My name is Jeremy Lent and I’m the founder of The Liology Institute, an organization dedicated to fostering a worldview that could enable humanity to thrive sustainably on this planet.
For the past seven years or so, I’ve been researching the various structures of thought that form the foundations of different cultural constructions of meaning in our world and in history. I wanted to find a source of true, valid meaning in my life, and I didn’t want to take anyone else’s word for it on faith. I was equally unimpressed by reductionists who said “there is no meaning to life – we’re just a bunch of molecules and neurons” and by dualistic believers who tell us that the source of meaning comes from an unseen transcendent dimension.
In my research, I found that modern complexity science and systems biology offer a different conception of the natural world than reductionist science: one where purpose and meaning arise intrinsically from within the self-organized emergent structures that form life as we know it. And I was struck by how closely this related to the traditional Chinese sense of the Tao and its inexpressible manifestation in the material world.
I discovered that, during the Song dynasty in China, the school of philosophers known as Neo-Confucianists had systematized their understanding of the cosmos, synthesizing Taoist, Buddhist and Confucian ideas. They described a universe comprising two fundamental parameters: qi and li. Qi (pronounced “chee”) referred to what we think of in modern parlance as “energy/matter” – everything the universe is made of. Li referred to the dynamic principles by which the qi self-organized and became all the different things in the universe. What struck me profoundly is the realization that these Neo-Confucianists were describing the same principles of self-organization that systems biologists and complexity scientists were describing. I began to realize that our modern thinkers are applying mathematical models to the same underlying reality that the Neo-Confucianists saw as the expression of the tao in the material world.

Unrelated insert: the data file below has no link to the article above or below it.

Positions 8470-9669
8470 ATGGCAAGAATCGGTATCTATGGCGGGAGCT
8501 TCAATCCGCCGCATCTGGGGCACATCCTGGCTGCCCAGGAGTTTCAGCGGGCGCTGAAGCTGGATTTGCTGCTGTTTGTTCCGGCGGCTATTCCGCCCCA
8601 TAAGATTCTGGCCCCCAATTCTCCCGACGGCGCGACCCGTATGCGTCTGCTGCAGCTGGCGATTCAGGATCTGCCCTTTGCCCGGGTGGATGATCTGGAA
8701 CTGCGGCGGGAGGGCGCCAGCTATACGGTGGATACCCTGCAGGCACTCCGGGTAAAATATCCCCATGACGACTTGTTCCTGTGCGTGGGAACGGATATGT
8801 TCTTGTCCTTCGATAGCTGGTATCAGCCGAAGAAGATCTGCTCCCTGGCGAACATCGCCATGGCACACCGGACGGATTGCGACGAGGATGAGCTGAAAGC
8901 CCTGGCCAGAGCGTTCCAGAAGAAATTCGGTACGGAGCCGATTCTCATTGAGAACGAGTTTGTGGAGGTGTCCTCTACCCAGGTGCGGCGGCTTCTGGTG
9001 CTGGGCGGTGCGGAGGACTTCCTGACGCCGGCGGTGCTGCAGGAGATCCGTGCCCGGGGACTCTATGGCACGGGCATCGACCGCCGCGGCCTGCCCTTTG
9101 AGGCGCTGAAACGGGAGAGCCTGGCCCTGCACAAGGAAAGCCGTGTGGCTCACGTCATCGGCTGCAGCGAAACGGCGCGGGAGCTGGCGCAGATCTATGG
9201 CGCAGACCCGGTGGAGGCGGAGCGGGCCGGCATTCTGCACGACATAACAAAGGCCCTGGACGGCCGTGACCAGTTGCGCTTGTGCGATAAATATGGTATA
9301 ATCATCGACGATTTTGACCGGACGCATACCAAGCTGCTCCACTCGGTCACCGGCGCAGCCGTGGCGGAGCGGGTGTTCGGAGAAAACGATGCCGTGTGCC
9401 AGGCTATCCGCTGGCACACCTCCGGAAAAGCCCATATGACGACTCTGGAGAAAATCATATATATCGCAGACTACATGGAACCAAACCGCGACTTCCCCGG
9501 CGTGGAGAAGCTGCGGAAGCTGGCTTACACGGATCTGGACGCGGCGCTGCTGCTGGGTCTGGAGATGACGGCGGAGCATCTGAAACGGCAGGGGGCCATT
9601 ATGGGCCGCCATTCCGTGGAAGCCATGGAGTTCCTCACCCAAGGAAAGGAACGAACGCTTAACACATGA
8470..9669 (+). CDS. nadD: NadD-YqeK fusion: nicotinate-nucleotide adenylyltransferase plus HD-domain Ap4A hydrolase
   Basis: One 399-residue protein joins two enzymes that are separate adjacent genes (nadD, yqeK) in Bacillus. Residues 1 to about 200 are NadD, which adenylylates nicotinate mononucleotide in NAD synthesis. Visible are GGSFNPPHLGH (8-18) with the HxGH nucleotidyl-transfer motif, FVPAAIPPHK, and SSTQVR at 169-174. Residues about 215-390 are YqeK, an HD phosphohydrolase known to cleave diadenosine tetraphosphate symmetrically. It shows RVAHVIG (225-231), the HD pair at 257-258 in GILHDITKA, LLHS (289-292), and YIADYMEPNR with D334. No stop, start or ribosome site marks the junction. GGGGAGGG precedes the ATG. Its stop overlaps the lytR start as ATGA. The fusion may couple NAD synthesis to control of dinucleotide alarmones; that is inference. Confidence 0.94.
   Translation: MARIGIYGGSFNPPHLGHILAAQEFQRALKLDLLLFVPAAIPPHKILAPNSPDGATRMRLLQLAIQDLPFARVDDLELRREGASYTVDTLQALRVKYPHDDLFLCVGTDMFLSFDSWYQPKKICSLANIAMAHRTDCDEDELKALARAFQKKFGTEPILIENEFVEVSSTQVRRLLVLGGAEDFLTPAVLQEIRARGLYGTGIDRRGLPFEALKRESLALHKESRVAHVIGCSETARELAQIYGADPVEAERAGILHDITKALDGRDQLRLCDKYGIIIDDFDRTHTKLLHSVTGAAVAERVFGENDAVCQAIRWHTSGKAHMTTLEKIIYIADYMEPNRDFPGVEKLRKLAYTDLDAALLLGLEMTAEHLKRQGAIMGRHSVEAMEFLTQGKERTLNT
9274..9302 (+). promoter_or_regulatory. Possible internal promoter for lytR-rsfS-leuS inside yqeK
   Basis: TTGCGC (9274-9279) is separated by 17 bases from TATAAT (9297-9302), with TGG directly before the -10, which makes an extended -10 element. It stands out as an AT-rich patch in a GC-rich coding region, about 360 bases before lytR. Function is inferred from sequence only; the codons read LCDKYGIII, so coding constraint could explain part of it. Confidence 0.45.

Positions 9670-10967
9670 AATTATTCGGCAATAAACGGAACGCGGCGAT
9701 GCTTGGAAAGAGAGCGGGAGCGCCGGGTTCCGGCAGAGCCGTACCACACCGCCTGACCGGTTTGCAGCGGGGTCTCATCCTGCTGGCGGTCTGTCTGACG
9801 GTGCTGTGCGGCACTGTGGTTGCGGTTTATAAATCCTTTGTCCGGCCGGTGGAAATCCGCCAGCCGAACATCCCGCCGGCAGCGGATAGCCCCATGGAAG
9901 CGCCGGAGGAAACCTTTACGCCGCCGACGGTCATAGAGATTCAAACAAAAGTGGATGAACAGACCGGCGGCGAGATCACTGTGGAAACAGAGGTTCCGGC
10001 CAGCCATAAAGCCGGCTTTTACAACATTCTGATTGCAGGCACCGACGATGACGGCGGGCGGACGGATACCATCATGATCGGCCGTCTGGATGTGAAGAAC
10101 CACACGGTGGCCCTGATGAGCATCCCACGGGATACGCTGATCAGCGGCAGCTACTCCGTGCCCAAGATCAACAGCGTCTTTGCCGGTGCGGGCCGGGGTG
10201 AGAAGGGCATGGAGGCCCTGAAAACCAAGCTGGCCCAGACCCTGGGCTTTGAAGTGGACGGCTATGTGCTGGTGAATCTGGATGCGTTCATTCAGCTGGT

This was an exciting revelation to me. I began to form a framework I called “liology” (pronounced “lee-ology”) – one which could integrate science and meaning in life and traditional spiritual wisdom with modern, analytical thinking, which saw spiritual meaning as embodied, intrinsic to the universe, rather than either non-existent or coming from a transcendent source.
And I began to formulate my research into writing a book called The Patterning Instinct. Volume 1, which I’m close to completing, is called A Cognitive History of Humanity’s Search for Meaning. (I know, it’s a catchy title, huh?). It uses cognitive science as a lens to examine the different ways humans have tried to impose meaning on the universe since we first evolved as hunter-gatherers to the present day. Volume 2 will be called Liology: Towards a Democracy of Consciousness. It uses systems thinking and cognitive neuroscience to explore human consciousness, and describes the confluence between the findings of complexity science and those of Neo-Confucian thought. It explores the profound and far-reaching implications of recognizing that meaning arises intrinsically from the natural world, and points the way to how we humans might shift our worldview to find a sustainable way of living on the earth.
I’m passionate about these ideas and the possibilities they hold for our way forward as our civilization careens down its current unsustainable trajectory. That’s why I founded the Liology Institute, and why I’ve dedicated my life to communicating these possibilities in the best way I can.
When I’m not writing and talking about liology, I’m enjoying my good fortune to be living a life imbued with love, harmony and kindness. I am joyfully married to my wife, Lisa, and we live in West Marin in Northern California. You can reach me by emailing me at firstname.lastname@example.org.